By Stephen A. Jones
Born in Stratford, Ontario, and earning BA and MAcc degrees from the University of Waterloo, Christine Wiedman received her PhD from Cornell University in 1994. Before returning to Waterloo in 2006, she taught at the historic College of William and Mary in Williamsburg, Virginia, and at the Richard Ivey School of Business at Western University. She was elected FCA in 2006, and was named KPMG professor at the School of Accounting and Finance in 2009. Wiedman’s research focuses on quality and governance in financial reporting, and the determinants and consequences of firm disclosure. Her findings have appeared in the Journal of Business, Finance & Accounting, The Accounting Review, Canadian Journal of Administrative Science, Contemporary Accounting Research, and other leading journals. She regularly presents the results of her work at academic conferences in Canada and the US, and serves on conference committees. In March she kindly spent time with us, talking about her research and about what motivates her.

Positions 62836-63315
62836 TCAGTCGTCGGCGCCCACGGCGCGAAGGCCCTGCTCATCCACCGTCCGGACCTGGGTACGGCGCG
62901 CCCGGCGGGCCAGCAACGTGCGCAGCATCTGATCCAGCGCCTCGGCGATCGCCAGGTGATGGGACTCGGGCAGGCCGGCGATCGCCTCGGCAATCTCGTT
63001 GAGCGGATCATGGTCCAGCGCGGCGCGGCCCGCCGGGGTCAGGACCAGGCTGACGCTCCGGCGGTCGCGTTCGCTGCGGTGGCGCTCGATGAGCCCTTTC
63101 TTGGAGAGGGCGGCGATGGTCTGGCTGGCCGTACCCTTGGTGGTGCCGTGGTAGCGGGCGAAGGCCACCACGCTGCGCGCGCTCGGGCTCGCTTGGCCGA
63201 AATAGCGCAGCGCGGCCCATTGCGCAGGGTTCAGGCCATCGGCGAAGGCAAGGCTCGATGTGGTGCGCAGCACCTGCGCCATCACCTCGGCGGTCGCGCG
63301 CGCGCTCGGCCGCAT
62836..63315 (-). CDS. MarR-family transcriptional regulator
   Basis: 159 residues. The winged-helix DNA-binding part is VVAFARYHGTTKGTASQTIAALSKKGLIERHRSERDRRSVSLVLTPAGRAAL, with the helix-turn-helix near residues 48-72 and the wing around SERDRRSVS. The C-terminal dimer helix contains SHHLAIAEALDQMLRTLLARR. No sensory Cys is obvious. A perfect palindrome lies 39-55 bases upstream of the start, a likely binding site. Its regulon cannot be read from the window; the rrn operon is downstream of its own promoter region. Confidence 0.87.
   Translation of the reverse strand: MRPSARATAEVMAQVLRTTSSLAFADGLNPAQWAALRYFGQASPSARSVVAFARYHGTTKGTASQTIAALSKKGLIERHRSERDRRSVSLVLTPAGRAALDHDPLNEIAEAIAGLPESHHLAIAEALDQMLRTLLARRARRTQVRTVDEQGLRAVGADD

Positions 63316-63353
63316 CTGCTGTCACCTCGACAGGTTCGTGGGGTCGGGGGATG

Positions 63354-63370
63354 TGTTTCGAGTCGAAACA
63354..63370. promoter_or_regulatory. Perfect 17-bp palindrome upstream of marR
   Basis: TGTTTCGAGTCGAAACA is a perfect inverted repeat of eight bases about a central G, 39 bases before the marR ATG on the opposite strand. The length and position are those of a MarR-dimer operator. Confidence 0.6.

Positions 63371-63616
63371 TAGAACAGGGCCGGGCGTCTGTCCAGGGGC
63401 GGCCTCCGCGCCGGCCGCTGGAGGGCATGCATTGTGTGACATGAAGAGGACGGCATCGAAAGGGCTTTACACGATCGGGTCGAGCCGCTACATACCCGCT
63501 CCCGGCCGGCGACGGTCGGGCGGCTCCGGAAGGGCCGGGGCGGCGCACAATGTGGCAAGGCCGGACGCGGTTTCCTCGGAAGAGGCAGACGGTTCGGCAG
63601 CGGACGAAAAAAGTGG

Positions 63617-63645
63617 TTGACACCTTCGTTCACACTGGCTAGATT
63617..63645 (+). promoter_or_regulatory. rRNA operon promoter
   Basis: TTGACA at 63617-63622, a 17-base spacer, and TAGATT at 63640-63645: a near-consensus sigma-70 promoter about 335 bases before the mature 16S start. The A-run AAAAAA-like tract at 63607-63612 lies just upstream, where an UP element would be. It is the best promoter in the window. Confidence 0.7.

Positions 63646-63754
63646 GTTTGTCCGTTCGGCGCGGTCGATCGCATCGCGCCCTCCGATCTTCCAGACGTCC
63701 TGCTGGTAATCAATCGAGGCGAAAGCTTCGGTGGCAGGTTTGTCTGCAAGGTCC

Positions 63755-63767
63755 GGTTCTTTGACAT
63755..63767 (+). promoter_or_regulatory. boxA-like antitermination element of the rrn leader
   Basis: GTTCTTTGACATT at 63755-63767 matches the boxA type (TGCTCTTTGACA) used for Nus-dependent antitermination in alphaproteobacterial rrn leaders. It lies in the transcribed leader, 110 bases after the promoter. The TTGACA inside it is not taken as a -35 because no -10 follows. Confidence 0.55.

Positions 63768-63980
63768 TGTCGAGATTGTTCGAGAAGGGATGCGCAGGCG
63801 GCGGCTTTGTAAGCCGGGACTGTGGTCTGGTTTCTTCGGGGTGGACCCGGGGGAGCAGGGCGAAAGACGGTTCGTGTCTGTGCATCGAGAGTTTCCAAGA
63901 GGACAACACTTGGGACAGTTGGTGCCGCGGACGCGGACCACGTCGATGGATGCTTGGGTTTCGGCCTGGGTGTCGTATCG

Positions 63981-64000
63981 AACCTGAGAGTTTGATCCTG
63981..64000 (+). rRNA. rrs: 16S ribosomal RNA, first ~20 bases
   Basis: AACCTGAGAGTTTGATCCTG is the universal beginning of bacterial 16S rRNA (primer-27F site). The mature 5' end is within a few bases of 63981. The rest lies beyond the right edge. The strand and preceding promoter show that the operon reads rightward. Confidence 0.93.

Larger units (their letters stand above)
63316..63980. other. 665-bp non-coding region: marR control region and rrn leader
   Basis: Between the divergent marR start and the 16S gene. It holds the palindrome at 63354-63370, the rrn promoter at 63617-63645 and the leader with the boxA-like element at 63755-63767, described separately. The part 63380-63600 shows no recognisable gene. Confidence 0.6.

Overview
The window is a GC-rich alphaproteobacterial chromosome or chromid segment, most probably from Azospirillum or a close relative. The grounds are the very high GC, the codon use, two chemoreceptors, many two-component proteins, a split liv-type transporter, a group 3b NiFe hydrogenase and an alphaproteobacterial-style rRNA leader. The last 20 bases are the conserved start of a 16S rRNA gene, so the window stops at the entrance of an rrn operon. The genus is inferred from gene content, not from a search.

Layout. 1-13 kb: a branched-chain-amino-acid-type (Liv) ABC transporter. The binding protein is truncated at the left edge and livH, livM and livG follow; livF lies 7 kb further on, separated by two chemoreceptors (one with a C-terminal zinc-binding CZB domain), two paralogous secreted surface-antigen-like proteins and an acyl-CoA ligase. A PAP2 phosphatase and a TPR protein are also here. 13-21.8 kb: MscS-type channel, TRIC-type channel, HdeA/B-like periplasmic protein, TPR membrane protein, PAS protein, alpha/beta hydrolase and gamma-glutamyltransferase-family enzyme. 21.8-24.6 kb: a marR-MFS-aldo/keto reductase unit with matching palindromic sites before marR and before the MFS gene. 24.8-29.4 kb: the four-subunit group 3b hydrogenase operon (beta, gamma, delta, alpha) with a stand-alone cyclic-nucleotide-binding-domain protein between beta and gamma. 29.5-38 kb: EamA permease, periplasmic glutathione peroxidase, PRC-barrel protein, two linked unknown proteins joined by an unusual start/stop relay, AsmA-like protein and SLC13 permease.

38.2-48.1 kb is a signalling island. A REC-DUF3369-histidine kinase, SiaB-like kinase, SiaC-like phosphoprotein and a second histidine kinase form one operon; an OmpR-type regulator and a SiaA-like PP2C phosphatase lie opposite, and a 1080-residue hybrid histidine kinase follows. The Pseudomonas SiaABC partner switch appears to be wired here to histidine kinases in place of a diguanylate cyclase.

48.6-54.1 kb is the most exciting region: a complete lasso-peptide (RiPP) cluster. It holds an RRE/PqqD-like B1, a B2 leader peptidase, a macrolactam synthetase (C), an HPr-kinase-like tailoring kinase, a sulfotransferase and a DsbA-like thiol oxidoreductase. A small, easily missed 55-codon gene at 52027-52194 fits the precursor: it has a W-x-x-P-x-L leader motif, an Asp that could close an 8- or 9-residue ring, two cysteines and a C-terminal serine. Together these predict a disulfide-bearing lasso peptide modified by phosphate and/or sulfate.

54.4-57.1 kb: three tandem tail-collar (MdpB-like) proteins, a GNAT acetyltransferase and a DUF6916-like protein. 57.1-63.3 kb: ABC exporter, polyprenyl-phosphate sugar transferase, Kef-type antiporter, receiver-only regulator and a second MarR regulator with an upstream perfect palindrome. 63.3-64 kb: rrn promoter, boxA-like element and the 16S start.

What is the value of the KPMG Professorship?
“It is an honour to hold the KPMG Professorship,” Wiedman told us. “It’s a very welcome source of funding. What’s really great about it is that it gives me a lot of flexibility.” The Professorship allows her to hire students as needed, purchase special materials, and attend conferences to present her latest findings. About the latter, she adds, “It’s important for me to keep current [in the field], and for others to see what I’m doing.” In today’s globally interconnected network of scholars, this is standard practice across all academic fields.
Are there any constraints on what you choose to investigate?
“No, not at all,” replies Wiedman. “The funds are to be spent at my discretion, and I’m free to pursue new projects.” This is significant because, as she puts it, “research develops organically and dynamically.” Much of the path is unpredictable, with new questions often springing up alongside the original questions and demanding answers.
SAF alumni may wonder what accounting and finance research is “contributing to,” what “relevance” it has. How do you respond?